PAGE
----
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Additional Action Reserve: A proposed mechanism to facilitate additional voluntary and policy emission reductions efforts in emissions trading schemes

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  • Twomey, Paul
  • Betz, Regina
  • MacGill, Iain
  • Passey, Robert

Abstract

An additional action reserve (AAR) is proposed as a mechanism that allows government and voluntary private interests to make additional emission reductions beyond a national cap. A proportion of Australian emission units (AEUs) is set aside each year. The units can then be retired if state or local government, businesses or individuals take specific emission reduction measures that go beyond those expected from the Carbon Pollution Reduction Scheme (CPRS). AEUs allocated to the reserve that are not retired through additional activities would be made available to CPRS participants. By providing an upper bound to such actions, the scheme would limit uncertainty about how many permits are available for emitters. The scheme would also provide a limit to the potential losses of auctioning revenue from AEU retirements. Compared with some other additional options (such as buying-and-retiring of permits or future national cap reductions) the scheme combines an open process with favourable accounting features for tangible, psychologically satisfying actions (such as installing a home solar PV system). These actions assure participants there is an immediate reduction in national emissions. Elements of this approach have already been seen in the Regional Greenhouse Gas Initiative (RGGI), an interstate emissions trading scheme that began in the United States in 2009.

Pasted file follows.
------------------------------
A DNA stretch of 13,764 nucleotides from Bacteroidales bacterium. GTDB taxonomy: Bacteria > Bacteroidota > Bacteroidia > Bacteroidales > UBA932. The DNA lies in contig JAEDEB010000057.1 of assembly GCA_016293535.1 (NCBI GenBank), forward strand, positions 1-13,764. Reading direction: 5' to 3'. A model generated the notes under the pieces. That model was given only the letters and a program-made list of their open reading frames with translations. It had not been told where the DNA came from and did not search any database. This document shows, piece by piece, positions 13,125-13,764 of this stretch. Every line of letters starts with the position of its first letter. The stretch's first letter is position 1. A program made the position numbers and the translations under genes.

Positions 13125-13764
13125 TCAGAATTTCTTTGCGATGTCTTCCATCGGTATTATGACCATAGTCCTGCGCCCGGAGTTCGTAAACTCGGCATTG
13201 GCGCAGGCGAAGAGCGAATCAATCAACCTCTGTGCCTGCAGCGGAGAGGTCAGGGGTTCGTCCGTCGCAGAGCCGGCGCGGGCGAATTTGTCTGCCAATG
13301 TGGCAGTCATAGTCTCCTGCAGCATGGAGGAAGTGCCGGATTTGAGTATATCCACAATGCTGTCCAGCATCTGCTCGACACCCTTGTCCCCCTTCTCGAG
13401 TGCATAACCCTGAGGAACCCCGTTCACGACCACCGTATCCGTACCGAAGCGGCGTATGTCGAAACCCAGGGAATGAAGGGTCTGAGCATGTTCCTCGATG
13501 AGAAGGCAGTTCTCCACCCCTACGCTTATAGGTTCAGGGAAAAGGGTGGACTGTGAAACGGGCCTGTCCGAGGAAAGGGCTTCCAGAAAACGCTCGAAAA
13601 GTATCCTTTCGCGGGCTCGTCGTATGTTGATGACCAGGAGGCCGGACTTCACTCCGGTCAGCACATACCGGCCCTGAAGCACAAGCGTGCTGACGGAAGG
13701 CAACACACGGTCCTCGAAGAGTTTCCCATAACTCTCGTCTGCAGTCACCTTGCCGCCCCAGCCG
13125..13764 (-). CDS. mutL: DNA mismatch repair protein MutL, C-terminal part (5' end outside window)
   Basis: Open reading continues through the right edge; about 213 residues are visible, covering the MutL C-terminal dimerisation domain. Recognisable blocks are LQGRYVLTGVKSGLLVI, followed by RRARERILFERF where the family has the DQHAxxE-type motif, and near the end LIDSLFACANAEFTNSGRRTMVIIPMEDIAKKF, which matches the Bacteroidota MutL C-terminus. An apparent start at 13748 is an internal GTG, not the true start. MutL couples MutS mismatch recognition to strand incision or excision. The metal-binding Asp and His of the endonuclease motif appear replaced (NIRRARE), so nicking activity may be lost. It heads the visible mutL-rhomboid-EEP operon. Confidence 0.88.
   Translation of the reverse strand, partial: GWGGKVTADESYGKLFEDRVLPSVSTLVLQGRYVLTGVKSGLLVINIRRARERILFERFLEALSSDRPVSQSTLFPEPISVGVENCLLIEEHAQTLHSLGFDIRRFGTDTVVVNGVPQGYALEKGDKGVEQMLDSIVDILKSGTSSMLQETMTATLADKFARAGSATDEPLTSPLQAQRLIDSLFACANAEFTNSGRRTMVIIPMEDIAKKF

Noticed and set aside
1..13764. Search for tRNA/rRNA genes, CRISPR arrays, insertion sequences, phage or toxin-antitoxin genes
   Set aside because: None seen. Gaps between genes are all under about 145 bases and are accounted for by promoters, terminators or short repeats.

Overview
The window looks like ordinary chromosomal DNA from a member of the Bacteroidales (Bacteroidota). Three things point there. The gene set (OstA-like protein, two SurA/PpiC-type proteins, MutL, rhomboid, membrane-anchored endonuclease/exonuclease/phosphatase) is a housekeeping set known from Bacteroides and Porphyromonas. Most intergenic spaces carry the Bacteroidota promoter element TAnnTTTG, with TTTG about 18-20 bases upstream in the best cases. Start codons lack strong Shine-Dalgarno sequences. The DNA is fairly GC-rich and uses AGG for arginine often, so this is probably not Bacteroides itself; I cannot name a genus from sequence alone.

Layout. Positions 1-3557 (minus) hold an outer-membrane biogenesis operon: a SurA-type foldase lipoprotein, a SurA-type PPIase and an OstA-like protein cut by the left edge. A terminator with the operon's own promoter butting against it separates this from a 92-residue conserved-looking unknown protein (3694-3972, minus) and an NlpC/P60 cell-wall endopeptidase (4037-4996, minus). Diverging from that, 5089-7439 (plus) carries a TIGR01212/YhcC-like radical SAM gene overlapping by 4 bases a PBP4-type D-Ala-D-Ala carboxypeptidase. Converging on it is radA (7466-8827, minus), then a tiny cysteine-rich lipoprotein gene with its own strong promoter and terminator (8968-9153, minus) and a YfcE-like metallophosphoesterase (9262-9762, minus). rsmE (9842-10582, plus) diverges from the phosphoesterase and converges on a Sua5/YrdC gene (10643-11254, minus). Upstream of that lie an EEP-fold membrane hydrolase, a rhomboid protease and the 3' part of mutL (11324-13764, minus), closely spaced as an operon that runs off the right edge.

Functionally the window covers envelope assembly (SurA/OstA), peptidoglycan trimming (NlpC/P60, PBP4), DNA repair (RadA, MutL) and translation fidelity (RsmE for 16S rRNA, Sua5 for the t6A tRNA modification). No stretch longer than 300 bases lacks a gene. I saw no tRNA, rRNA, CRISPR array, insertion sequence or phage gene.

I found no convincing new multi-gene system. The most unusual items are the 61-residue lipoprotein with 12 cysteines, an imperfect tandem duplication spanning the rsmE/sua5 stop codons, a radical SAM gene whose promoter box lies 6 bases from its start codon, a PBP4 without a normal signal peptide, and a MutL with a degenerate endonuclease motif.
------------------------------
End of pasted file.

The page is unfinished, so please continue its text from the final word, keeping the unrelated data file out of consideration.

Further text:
Suggested Citation

  • Twomey, Paul & Betz, Regina & MacGill, Iain & Passey, Robert, 2010. "Additional Action Reserve: A proposed mechanism to facilitate additional voluntary and policy emission reductions efforts in emissions trading schemes," Research Reports 94944, Australian National University, Environmental Economics Research Hub.
  • Handle: RePEc:ags:eerhrr:94944
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    1. R. Quentin Grafton & Michael B. Ward, 2008. "Prices versus Rationing: Marshallian Surplus and Mandatory Water Restrictions," The Economic Record, The Economic Society of Australia, vol. 84(s1), pages 57-65, September.
    2. Jedidiah Brewer & Robert Glennon & Alan Ker & Gary D. Libecap, 2007. "Water Markets in the West: Prices, Trading, and Contractual Forms," NBER Working Papers 13002, National Bureau of Economic Research, Inc.
    3. Lueck, Dean, 1995. "The Rule of First Possession and the Design of the Law," Journal of Law and Economics, University of Chicago Press, vol. 38(2), pages 393-436, October.
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    Cited by:

    1. Vlasis Oikonomou & Alexandros Flamos & Niki-Artemis Spyridaki & Wytze Gaast & Ariane Dominicis & Nicolas Chung, 2012. "White certificates and domestic offset schemes: possible synergies," Mitigation and Adaptation Strategies for Global Change, Springer, vol. 17(2), pages 187-205, February.

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    Keywords

    Environmental Economics and Policy; Resource /Energy Economics and Policy;

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